The Big Question: Is the stock market fall turning staff off pension savings?

We ask the experts for their answers… have your say online.

 

ResearchDev Raval, director of reward at BSkyB:

The recent fall in global stock markets is only the latest challenge to the ‘pension’ brand. Recent headlines have told us of changes to state, private and public sector plans and stories of poor pensioners because of rising inflation. So you would not be surprised to see a stampede out of pensions. In practice, however, and certainly at Sky, we have not seen this. The joiner run rate to the pension is unchanged and there has been no increase in plan drop-outs.

I think the market fall is not turning people off because we have been here before. The market fall in 2008 was the shock event when we did get a number of concerns being raised. This time there was hardly any reaction; have people got used to this?

The general hardening of the economy globally is additionally setting lower performance expectations.

Pensions are still a great benefit. For example, higher-rate taxpayers already benefit by 40% versus any investment made with their net income.

At Sky, in the wake of the earlier crash, we reviewed our plan and moved to a more diversified investment strategy, which has helped to mitigate falls. The communications for that in 2010 and our continual dialogue, such as through our employee forums, have helped us to manage concerns.

If anything, this situation reinforces the need to keep engaging employees and to keep up a continuous dialogue on pensions. It is the only way to get over your core messages on why pensions are important.

 

ResearchHamish Wilson, managing director at HamishWilson:

Yes. You do not need to be a pensions expert to reach this conclusion. Pensions are front-page news and when employees read in their papers that schemes have lost billions, their confidence in pensions will be dented.

Should the market fall turn employees off pensions savings, though? Poor returns will deter any form of savings, but pensions do have a unique combination of qualities.

Pension savings are long term; short-term market shifts should be less of a concern and could represent an opportunity for those purchasing assets.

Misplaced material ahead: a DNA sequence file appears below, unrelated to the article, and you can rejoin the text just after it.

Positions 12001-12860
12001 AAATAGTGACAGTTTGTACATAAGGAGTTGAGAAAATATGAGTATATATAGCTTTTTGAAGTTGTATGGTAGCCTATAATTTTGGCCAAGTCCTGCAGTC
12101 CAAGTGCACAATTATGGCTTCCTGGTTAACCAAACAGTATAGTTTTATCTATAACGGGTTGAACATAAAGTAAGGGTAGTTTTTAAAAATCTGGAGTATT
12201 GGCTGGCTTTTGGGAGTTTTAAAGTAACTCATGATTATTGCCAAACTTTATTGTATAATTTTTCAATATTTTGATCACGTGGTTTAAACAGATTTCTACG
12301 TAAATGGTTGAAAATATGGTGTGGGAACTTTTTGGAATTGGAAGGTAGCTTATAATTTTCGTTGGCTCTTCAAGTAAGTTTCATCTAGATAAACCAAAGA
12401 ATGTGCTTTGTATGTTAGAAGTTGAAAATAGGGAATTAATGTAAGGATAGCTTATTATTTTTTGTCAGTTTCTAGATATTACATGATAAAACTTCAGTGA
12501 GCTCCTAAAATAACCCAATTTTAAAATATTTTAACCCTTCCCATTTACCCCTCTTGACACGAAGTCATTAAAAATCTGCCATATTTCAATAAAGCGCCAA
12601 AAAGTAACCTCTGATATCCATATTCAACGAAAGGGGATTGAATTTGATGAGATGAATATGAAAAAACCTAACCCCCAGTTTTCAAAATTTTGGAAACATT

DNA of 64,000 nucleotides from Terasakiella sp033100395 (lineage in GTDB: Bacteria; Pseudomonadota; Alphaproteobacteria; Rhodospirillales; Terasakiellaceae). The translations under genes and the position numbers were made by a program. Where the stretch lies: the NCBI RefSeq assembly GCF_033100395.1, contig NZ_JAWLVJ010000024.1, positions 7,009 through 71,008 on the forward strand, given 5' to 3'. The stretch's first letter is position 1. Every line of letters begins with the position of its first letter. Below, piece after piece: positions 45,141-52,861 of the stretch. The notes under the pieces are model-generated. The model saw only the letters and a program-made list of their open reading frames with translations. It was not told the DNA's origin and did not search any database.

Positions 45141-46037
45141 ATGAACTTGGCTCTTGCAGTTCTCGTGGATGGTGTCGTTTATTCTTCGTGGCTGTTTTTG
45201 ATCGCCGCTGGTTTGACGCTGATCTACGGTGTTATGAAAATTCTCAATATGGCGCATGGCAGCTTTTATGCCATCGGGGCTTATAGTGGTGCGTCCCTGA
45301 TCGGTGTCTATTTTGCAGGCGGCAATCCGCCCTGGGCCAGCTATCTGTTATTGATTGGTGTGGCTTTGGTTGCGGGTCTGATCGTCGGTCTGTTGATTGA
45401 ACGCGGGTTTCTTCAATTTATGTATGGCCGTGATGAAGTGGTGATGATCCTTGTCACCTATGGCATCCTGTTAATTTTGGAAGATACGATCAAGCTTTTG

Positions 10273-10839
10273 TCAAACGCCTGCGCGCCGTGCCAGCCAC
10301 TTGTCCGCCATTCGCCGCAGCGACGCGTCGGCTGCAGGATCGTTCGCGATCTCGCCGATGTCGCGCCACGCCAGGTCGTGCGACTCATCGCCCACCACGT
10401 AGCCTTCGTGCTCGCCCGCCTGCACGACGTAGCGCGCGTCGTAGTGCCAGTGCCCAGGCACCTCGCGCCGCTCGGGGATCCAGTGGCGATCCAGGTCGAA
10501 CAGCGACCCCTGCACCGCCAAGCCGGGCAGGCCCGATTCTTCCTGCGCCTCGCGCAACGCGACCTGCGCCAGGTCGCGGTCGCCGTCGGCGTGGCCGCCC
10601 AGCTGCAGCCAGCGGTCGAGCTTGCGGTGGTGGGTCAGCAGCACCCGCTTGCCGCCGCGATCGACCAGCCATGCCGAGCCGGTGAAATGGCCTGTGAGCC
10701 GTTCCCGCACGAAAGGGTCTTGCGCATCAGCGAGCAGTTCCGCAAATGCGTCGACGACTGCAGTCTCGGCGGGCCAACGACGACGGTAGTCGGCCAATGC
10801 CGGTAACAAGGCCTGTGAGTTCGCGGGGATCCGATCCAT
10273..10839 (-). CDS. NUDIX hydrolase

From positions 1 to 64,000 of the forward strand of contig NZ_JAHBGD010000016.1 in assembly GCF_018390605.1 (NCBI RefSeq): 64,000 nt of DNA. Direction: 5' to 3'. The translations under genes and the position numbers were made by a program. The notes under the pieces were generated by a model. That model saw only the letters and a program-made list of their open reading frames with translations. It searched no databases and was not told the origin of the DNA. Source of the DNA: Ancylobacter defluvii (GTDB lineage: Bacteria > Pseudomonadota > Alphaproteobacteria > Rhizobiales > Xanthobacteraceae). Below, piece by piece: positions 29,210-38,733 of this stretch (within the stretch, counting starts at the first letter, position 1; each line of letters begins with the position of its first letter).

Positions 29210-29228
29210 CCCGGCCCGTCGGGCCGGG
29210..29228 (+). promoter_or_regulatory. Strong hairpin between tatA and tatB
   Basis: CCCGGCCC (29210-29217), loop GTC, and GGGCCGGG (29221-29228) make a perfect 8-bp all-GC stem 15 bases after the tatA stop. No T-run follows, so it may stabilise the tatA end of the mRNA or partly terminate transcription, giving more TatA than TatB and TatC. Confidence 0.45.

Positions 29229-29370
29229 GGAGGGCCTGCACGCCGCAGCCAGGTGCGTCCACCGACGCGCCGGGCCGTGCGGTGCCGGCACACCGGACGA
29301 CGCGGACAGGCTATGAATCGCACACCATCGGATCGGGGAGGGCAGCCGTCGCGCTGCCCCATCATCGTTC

Pensions savings are tax-efficient; perhaps the tax advantage is less now, but some advantage remains.

Defined benefit occupational schemes protect employees from market risks, at the expense of the employer, which may be better placed to withstand short-term market shifts.

Defined contribution schemes are clearly very exposed to market shifts, but some protection can be had through investment strategies aimed at reducing the impact of market downturns.

There is no doubt that, despite these qualities, market falls are bad for pensions. Sustained market falls, which we have been experiencing recently, can cause irreparable damage to the confidence employees and employers have in pensions.

Organisations are struggling to maintain decent pension provision for their employees and employees are turning away from pensions in favour of other means of saving for their retirement. The challenge facing the pensions
industry is to adapt to address this problem and rejuvenate the confidence in pensions saving

 

ResearchJoanne Segars, chief executive of the National Association of Pension Funds:

The short answer is that it might, but it should not. Of course, bad headlines about stock market falls are bound to affect people’s confidence in any sharebased investment. But people should not let a short-term run of bad news turn them off what is still the best longterm way of saving for their retirement.

Pension funds are not immune to share price falls, but only 17% of their money, for defined benefit (DB) schemes, is in UK equities. The National Association of Pension Funds’ member pension funds also invest in government and company bonds, property, infrastructure and other assets. Their investments are spread across the world’s major economies. This diversification protects members.

And when it comes to pension saving, it is the long-term trend that really matters.

Those in private sector final salary pensions should remember that short-term stock market falls do not change the rights they are building up with each year of service. A lower FTSE today does not mean a lower pension tomorrow.

Those with defined contribution (DC) pensions hold individual pots that are affected more directly by the markets. But the long-term nature of pensions remains a key factor in helping them to ride out short-term volatility.

Many people in DC schemes still have many years for their pot to recover and grow. Those nearing retirement will, more than likely, have been moved away from exposure to the stock market into safer assets such as bonds and cash.

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Pensions remain an excellent way of saving for retirement. Whatever the market figures, it is vital that more UK employees save for their retirement. Workplace pensions should remain their number one choice.

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